David Bourget (Western Ontario)
David Chalmers (ANU, NYU)
Rafael De Clercq
Jack Alan Reynolds
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Law and Philosophy 30 (3):291-317 (2011)
This article presents a defense of Kant’s idea of a league of states. Kant’s proposal that rightful or just international relations can be achieved within the framework of such a league is often criticized for being at odds with his overall theory. In view of the analogy he draws between an interpersonal and an international state of nature, it is often argued that he should have opted for the idea of a state of states. Agreeing with this standard criticism that a league of states cannot establish the institutional framework for international justice, others also suggest an alternative stage model interpretation. According to this interpretation, Kant’s true ideal is in fact a state of states, whereas the league is merely introduced as a temporary and second best solution. In contrast to both the standard criticism and the stage model interpretation, I argue that fundamental normative concerns count in favour of a league rather than a state of states. I also argue that Kant’s defense of such a league is consistent with his position on the institutional preconditions for just interaction in the domestic case because of crucial relevant differences between the state of nature among individuals and the external relations between states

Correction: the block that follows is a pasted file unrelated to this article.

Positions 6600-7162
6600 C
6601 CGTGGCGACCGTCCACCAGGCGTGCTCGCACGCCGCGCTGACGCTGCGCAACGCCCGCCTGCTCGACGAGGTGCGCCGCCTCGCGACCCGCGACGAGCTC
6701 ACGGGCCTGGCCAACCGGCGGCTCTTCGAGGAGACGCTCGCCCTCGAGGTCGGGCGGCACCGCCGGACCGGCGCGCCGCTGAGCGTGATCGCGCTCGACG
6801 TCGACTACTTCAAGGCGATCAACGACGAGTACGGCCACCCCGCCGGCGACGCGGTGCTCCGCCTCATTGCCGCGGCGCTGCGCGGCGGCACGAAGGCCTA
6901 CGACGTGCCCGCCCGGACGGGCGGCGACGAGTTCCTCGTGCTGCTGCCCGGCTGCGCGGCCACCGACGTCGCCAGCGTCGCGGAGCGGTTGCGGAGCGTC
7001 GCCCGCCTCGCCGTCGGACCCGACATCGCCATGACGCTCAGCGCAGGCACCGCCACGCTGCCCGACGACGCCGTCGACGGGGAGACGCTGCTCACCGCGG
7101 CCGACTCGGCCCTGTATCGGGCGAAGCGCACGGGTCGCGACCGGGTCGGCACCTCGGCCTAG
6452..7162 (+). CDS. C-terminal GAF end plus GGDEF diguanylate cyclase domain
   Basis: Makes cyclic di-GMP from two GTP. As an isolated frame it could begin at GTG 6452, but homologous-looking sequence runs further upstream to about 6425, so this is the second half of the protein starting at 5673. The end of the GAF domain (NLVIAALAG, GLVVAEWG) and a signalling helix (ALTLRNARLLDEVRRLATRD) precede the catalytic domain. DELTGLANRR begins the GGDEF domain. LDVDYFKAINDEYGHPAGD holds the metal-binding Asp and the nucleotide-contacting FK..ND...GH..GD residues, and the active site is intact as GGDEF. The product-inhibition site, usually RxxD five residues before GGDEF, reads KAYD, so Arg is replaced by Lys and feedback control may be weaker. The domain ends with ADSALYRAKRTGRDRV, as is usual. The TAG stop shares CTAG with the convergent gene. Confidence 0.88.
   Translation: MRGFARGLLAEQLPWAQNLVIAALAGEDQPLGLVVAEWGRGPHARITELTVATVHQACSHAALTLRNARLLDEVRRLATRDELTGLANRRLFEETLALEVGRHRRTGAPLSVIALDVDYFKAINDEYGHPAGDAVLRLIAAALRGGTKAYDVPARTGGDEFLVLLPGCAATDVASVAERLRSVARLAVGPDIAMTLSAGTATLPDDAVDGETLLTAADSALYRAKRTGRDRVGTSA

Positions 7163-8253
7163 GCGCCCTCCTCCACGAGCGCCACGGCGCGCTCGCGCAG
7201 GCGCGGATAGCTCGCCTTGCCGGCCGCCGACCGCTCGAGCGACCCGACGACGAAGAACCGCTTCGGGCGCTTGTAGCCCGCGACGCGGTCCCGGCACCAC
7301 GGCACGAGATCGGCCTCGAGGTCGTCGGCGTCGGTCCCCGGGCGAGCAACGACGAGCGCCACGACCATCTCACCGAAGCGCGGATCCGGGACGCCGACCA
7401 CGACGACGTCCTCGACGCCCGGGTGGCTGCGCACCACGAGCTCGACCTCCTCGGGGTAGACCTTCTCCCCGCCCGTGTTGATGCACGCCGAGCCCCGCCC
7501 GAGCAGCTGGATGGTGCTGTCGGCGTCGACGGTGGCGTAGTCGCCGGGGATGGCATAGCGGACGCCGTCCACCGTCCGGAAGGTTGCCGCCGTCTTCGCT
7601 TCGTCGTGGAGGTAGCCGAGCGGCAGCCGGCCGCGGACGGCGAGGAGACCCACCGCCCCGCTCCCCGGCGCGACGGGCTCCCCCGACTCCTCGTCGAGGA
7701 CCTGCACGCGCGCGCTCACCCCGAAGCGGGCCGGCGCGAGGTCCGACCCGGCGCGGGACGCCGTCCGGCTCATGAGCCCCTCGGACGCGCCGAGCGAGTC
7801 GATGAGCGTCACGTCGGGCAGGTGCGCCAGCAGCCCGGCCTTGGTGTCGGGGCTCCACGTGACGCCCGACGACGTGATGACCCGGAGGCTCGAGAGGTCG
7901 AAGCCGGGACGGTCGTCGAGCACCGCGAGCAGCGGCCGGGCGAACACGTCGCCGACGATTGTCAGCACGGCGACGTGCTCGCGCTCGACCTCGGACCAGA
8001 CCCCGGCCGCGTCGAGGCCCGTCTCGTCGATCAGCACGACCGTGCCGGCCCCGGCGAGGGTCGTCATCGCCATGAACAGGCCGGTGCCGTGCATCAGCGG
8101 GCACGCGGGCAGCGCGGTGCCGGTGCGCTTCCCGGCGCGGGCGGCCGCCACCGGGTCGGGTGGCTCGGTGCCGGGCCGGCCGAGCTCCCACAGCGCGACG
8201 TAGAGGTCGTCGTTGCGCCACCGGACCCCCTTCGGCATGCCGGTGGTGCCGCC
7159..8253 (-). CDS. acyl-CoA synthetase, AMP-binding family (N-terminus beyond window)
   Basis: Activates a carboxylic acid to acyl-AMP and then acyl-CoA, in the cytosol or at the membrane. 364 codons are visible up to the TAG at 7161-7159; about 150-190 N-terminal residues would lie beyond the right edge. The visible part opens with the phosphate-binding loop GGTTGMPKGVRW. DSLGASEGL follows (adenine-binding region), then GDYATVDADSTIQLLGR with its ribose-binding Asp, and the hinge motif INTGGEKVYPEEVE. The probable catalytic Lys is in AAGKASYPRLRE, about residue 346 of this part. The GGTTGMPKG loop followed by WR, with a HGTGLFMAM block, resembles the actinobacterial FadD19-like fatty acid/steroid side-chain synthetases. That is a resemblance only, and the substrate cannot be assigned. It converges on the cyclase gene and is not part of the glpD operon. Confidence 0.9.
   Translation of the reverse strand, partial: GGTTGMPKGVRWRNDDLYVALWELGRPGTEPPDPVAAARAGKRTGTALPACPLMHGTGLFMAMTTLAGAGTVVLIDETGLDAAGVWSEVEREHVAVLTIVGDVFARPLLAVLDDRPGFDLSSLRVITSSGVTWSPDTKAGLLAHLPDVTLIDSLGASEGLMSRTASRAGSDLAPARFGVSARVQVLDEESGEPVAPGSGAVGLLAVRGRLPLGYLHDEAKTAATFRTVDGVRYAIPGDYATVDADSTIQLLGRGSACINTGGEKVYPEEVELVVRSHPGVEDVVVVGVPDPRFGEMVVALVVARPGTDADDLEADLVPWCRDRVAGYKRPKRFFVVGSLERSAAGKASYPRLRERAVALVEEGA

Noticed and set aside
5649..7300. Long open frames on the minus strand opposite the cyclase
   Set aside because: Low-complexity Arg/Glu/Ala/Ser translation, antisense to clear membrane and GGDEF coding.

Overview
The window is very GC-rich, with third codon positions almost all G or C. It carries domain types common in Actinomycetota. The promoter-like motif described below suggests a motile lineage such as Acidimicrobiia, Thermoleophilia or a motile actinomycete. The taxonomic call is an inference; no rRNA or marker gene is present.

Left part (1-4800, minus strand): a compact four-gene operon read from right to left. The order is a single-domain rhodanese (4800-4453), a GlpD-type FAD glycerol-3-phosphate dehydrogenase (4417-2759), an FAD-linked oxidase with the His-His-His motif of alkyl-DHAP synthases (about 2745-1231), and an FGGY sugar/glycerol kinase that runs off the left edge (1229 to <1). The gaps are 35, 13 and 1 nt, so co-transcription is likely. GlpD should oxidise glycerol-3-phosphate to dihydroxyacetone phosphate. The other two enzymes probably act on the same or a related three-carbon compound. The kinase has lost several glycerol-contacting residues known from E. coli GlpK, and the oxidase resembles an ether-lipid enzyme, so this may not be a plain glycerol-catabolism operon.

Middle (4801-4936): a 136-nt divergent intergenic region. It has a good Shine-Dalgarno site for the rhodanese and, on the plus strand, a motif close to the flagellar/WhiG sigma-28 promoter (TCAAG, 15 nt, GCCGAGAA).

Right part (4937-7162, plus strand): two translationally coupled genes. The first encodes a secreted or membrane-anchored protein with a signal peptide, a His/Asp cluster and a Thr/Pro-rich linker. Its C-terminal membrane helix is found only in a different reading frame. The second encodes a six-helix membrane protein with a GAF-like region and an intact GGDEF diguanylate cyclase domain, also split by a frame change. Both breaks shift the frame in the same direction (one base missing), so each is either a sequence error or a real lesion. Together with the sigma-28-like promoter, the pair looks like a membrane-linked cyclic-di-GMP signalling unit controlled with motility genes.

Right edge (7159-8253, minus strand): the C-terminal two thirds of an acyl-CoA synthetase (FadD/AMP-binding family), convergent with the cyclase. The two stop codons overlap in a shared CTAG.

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References found in this work BETA
Arthur Ripstein (2009). Force and Freedom: Kant's Legal and Political Philosophy. Harvard University Press.
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Citations of this work BETA
Kjartan Koch Mikalsen (2013). Kant and Habermas on International Law. Ratio Juris 26 (2):302-324.
Adam Lebovitz (forthcoming). The Battlefield of Metaphysics: Perpetual Peace Revisited. Modern Intellectual History:1-29.
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